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Terrorism Prevention: How Does Special Operations Fit In?

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Master's thesis

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The 2002 U.S. national security strategy is a proactive, world-integrated strategy against terrorism. The United States chose to highlight preemption as a viable option to deal with terrorists or rogue states. The aim of this thesis is to address the planning and execution of this policy at the operational level with regard to prevention more so than preemption. As such, strategic and operational decisions regarding actions to be taken against impending terrorist threats will need to be made to prevent the onset of hostile acts against the United States. The decision to act also will incur associated military and political risks. Once possible terrorist activity is detected, the United States may choose to use diplomatic, economic, or informational means of preventing it, but often the only sure way of stopping terrorist attacks will be by military means. The decision to preempt or prevent terrorism using the military equates to the use of force and can be accomplished with conventional or special operations forces SOF. The thesis includes a chapter that utilizes METT-TC to analyze the circumstances that exist to allow a combatant commander to gain maximum situational awareness. It explains the capabilities that he must look for when choosing appropriate forces to achieve success, the types of threats and different states he may face, and considerations he must take into account regarding the U.S. public and the international community. It concludes with a Classical Terrorism-Prevention Flowchart to assist in deciding which type of forces to use. Another chapter interprets, analyzes, and explains five cases pertaining to preventivepreemptive strikes. The circumstances of each case are placed into the Flowchart to compare the classical solution to applying force to the solution that was actually used. The chapter concludes with an analysis of SOF and how SOFs capabilities present a better opportunity for both military and political success.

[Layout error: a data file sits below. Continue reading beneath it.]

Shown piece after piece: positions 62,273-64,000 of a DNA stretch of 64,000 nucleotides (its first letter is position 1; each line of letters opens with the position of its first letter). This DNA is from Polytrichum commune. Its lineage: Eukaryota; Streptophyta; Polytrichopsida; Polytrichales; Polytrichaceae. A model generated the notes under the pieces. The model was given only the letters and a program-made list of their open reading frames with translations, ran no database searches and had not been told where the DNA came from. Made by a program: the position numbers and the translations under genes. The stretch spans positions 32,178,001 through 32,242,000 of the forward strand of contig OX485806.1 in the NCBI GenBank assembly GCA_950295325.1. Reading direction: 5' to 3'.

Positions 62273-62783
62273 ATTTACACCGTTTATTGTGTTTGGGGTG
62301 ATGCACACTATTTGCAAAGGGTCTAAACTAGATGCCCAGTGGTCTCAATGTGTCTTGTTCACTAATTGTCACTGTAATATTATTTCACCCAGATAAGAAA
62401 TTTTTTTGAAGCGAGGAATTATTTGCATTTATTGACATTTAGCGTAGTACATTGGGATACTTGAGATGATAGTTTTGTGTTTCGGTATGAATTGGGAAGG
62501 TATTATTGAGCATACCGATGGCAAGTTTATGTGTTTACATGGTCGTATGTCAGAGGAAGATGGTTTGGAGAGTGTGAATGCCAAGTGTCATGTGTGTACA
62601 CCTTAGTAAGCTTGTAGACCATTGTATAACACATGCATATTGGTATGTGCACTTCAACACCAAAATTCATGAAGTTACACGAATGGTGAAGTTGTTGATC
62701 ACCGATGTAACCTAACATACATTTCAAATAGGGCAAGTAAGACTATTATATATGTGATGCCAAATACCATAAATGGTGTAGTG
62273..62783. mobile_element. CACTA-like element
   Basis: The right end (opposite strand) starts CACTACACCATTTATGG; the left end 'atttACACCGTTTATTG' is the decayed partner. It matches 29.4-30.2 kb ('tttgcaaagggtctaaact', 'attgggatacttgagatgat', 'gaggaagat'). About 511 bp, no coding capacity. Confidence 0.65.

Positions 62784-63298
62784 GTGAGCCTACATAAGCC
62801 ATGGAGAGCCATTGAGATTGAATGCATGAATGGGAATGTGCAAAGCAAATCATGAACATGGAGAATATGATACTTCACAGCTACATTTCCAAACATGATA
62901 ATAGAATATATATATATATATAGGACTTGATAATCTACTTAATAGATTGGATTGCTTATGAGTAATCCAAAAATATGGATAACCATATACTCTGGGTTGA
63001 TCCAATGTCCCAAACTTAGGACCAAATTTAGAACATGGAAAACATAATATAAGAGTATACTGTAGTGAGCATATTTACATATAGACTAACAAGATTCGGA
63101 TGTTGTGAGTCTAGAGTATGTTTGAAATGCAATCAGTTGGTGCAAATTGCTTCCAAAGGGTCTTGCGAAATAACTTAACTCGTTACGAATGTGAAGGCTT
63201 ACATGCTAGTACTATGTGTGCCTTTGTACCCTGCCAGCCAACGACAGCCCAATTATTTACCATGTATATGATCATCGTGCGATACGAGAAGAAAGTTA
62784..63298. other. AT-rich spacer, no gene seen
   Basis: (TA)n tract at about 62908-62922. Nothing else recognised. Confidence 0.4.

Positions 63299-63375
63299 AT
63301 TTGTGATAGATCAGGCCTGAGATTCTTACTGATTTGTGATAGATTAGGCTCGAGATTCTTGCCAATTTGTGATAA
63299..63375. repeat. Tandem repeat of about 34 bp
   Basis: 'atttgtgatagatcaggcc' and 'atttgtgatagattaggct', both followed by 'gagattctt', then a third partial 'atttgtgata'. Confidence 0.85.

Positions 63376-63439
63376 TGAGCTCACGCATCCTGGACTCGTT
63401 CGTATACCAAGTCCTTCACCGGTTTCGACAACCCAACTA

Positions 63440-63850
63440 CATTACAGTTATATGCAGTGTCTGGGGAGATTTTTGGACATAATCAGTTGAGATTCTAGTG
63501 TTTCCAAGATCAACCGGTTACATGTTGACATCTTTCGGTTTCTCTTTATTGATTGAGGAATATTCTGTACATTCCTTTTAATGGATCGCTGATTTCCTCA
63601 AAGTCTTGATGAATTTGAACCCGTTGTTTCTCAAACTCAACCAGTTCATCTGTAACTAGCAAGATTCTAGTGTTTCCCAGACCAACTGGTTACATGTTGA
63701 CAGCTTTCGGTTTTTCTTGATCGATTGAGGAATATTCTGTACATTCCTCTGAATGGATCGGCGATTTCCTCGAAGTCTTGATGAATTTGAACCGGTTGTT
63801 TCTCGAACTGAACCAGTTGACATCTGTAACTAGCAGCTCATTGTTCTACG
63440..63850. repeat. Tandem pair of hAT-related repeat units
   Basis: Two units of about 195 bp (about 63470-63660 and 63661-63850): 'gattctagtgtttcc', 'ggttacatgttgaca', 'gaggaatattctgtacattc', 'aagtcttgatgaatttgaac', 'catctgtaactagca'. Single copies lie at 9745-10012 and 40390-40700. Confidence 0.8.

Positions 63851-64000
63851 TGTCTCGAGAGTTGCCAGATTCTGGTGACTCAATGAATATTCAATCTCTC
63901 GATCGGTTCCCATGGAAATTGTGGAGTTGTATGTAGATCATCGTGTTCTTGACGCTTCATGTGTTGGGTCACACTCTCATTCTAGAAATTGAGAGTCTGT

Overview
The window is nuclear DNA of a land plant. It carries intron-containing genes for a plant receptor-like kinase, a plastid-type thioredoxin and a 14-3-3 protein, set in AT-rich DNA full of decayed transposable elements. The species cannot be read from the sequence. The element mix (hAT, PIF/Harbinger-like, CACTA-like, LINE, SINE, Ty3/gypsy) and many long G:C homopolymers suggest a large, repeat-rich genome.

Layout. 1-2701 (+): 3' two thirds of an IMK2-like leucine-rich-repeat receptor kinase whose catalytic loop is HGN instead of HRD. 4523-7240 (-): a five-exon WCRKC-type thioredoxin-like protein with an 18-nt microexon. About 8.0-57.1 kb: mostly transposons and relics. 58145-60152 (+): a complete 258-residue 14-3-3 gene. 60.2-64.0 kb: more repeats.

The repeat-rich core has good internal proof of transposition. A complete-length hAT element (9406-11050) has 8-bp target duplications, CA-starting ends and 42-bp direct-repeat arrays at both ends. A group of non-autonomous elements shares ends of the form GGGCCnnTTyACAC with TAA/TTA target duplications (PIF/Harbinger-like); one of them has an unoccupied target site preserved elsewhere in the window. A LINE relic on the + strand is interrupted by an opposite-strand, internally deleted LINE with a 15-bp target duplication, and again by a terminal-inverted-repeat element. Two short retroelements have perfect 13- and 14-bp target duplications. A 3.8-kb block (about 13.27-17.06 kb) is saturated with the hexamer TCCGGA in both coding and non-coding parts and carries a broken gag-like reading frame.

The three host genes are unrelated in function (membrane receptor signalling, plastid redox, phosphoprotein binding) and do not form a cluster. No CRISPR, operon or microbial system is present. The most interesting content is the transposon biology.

Subject Categories:

  • Administration and Management
  • Military Forces and Organizations
  • Unconventional Warfare

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